“Hazing.” Any action or situation which recklessly or intentionally endangers the mental or physical health or safety of a person or which willfully destroys or removes public or private property for the purpose of initiation or admission into or affiliation with, or as a condition for continued membership in, any organization. The term shall include, but not be limited to, any brutality of a physical nature, such as whipping, beating, branding, forced calisthenics, exposure to the elements, forced consumption of any food, liquor, drug or other substance, or any other forced physical activity which could adversely affect the physical health and safety of the individual, and shall include any activity which would subject the individual to extreme mental stress, such as sleep deprivation, forced exclusion from social contact, forced conduct which could result in extreme embarrassment, or any other forced activity which could adversely affect the mental health or dignity of the individual, or any willful destruction or removal of public or private property. For purposes of this definition, any activity as described in this definition upon which the initiation or admission into or affiliation with or continued membership in an organization is directly or indirectly conditioned shall be presumed to be “forced” activity, the willingness of an individual to participate in such activity notwithstanding.
“Institution of higher education” or “institution.” Any public or private institution within this Commonwealth authorized to grant an associate degree or higher academic degree.
“Secondary school.” Any public or private school within this Commonwealth providing instruction in grades 7 through 12 or any combination of those grades.
Title 24 Pennsylvania Statutes Education § 5353. Hazing prohibited
Any person who causes or participates in hazing commits a misdemeanor of the third degree.
Title 24 Pennsylvania Statutes Education § 5354. Enforcement by institution and secondary school
a) Antihazing policy.–
(1) Each institution and each governing board of a secondary school shall adopt a written antihazing policy and, pursuant to that policy, shall adopt rules prohibiting students or other persons associated with any organization operating under the sanction of or recognized as an organization by the institution or secondary school from engaging in any activity which can be described as hazing.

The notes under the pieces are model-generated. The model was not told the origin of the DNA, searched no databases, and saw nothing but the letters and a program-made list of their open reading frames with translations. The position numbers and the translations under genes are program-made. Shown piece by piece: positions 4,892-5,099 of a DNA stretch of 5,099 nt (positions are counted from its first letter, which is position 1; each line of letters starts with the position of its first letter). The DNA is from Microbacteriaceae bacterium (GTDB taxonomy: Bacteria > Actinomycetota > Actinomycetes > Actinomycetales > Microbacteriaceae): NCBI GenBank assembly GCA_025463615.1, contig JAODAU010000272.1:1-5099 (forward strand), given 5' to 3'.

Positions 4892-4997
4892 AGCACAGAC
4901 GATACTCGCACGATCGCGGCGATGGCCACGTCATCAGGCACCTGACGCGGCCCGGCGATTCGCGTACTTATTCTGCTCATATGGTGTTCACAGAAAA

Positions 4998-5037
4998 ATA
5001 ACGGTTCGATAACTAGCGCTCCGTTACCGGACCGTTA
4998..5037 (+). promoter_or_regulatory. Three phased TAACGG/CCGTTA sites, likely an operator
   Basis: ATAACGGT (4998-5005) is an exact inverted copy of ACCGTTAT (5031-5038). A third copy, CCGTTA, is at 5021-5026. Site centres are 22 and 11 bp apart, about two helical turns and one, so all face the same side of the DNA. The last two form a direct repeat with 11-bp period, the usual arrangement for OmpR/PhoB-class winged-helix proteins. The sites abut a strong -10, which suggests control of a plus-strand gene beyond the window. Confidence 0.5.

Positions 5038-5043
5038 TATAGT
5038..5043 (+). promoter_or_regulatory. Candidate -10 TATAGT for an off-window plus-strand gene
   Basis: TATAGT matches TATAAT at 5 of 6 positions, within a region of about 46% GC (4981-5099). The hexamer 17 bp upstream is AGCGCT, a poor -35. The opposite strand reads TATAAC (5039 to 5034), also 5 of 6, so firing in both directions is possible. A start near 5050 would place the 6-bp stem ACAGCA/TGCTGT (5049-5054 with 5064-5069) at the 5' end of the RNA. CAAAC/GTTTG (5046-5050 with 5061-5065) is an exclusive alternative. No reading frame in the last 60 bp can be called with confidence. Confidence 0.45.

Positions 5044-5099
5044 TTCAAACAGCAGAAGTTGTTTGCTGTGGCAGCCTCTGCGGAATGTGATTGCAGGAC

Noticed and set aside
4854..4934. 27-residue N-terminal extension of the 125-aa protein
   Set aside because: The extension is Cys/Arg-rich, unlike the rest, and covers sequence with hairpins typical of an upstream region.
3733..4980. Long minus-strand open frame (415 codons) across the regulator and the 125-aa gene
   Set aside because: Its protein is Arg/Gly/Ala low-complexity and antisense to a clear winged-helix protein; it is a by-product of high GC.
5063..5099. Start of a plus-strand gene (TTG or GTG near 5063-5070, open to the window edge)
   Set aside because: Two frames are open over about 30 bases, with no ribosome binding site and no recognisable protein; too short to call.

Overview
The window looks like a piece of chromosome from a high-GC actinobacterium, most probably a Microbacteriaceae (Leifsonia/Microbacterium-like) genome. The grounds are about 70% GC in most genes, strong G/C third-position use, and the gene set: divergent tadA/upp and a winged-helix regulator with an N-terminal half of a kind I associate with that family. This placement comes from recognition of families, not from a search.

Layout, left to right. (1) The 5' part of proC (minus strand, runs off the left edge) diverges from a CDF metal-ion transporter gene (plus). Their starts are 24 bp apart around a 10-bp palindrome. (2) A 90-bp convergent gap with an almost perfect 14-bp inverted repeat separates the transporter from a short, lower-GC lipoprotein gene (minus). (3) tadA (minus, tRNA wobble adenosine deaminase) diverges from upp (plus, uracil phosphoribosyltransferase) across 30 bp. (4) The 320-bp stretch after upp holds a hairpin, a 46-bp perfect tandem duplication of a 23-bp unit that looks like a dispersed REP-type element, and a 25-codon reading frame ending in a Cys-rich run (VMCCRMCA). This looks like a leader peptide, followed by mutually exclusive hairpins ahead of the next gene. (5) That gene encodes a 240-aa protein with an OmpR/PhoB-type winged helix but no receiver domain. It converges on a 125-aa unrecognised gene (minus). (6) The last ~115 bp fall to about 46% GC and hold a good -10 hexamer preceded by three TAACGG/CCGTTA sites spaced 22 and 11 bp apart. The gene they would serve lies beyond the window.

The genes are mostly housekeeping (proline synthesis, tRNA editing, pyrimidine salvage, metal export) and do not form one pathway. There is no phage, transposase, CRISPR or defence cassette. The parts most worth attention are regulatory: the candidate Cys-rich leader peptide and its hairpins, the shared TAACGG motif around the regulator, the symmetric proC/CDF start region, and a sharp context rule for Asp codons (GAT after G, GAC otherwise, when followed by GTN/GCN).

(2) Each secondary school shall provide a copy of the written antihazing policy, its rules, penalties and program of enforcement to all athletic coaches involved in organizations within the secondary school.
(3) Each governing board of a secondary school shall post its written antihazing policy on its publicly accessible Internet website.
(b) Enforcement and penalties.–
(1) Each institution and each governing board of a secondary school shall provide a program for the enforcement of such rules and shall adopt appropriate penalties for violations of such rules to be administered by the person or agency at the institution or secondary school responsible for the sanctioning or recognition of such organizations.
(2) Such penalties may include the imposition of fines, the withholding of diplomas or transcripts pending compliance with the rules or pending payment of fines and the imposition of probation, suspension, dismissal or expulsion.
(3) In the case of an organization which authorizes hazing in blatant disregard of such rules, penalties may also include recision of permission for that organization to operate on campus or other school property or to otherwise operate under the sanction or recognition of the institution or secondary school.
(4) All penalties imposed under the authority of this section shall be in addition to any penalty imposed for violation of section 3 or any of the criminal laws of this State or for violation of any other institutional or secondary school rule to which the violator may be subject.
(5) Rules adopted pursuant hereto shall apply to acts conducted on or off campus or other school property whenever such acts are deemed to constitute hazing.